Lunchtime Roundtable: Aboriginal Homelessness in Canada

2014 24 Apr
12:00pm - 1:30pm
Lunchtime Roundtable: Aboriginal Homelessness in Canada

Caryl Patrick, a researcher for the Canadian Homelessness Research Network, and Shelly Longboat of MInwaashin Lodge - Aboriginal Women's Support Centre will join us for a discussion on Aboriginal Homelessness in Canada inspired by Caryl's latest report of the same title.

"Aboriginal Homelessness in Canada" a literature review presents a comprehensive review of scholarly literature on the topic. It answers the following four broad inquiry areas through a review and analysis of current (1988-2012), and primarily academic, literature:

  1. Key Concepts: How are the concepts of ‘homelessness’ and ‘home’ defined, particularly for the Aboriginal population? Is there a unique meaning of homelessness for Aboriginal Peoples?
  2. Causes: Why are Aboriginal populations (particularly youth, gender minorities, and urban groups) at a disproportionate risk of becoming homeless or over- represented in the Canadian homeless population?
  3. Experiences: How do Aboriginal Peoples experience homelessness? What is the range of diversity in their lived experiences?
  4. Action: What has been proposed in the areas of homelessness prevention and solutions for Aboriginal Peoples? What is working? What are some new ways authors are conceptualizing these issues?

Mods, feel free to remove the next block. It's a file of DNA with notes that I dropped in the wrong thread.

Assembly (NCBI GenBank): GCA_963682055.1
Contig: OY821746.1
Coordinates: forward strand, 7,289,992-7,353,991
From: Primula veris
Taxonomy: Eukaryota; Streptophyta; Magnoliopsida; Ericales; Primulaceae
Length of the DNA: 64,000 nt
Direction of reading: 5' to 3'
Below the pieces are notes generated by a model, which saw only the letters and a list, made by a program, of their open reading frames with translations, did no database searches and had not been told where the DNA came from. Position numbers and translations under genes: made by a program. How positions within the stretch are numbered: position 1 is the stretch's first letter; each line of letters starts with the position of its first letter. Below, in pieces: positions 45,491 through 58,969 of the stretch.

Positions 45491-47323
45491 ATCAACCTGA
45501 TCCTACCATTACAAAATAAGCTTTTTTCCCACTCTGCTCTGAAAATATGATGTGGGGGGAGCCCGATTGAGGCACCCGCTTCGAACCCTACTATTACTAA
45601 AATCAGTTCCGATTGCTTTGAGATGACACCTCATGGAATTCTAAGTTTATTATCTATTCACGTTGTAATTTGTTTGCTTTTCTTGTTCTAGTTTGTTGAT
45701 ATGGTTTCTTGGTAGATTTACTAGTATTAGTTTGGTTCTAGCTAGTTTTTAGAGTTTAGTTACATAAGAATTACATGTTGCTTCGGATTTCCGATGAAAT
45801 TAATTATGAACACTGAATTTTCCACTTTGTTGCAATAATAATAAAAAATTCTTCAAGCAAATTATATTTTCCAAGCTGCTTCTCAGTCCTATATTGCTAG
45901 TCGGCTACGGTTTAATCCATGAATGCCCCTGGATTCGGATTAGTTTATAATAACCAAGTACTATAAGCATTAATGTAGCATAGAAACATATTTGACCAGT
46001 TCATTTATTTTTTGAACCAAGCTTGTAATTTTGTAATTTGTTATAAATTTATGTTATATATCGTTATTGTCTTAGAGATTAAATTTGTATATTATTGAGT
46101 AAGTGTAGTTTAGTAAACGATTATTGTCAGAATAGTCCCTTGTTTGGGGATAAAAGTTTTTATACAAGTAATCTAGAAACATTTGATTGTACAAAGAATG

This literature review also endeavours to highlight gaps and weaknesses that currently exist in the academic literature and suggests future research avenues on this topic.

Thursday, April 24 2014
Octopus Books Centretown Location
@25OneCommunity (2nd floor, 251 Bank St.)


Bring your lunch!

This paper has several target audiences. Since it provides an analysis of scholarly material an academic audience is a primary target. This review may also be of value to policy makers, service providers, politicians and community stakeholders because of its emphasis on solutions and pathways forward. Since it is written in plain language, it is also designed to be accessible to the general population. It is the hope of the reviewer that this document is disseminated as widely as possible, as to draw attention to the national Aboriginal homelessness crisis and hopefully inspire action.

To download the report:

Publications from CHRN will be available for purchase.

About Canadian Homelessness Research Network:

The Canadian Homelessness Research Network (CHRN) brings together top researchers on homelessness in Canada. Working in collaboration with a range of key stakeholders and institutions (in the non-profit sector and in government), the CHRN is committed to enhancing the impact of research on the homelessness crisis. That is, our focus is on establishing effective mechanisms for knowledge exchange and mobilization in the area of homelessness research in Canada.

More about the Network:

More Info on Aboriginal Homelessness:

Homelessness one of lasting impacts of Indian residential schools on CBC

Aboriginal homelessness an 'epidemic', York researcher says on CBC

Facebook Event:

What do you think?: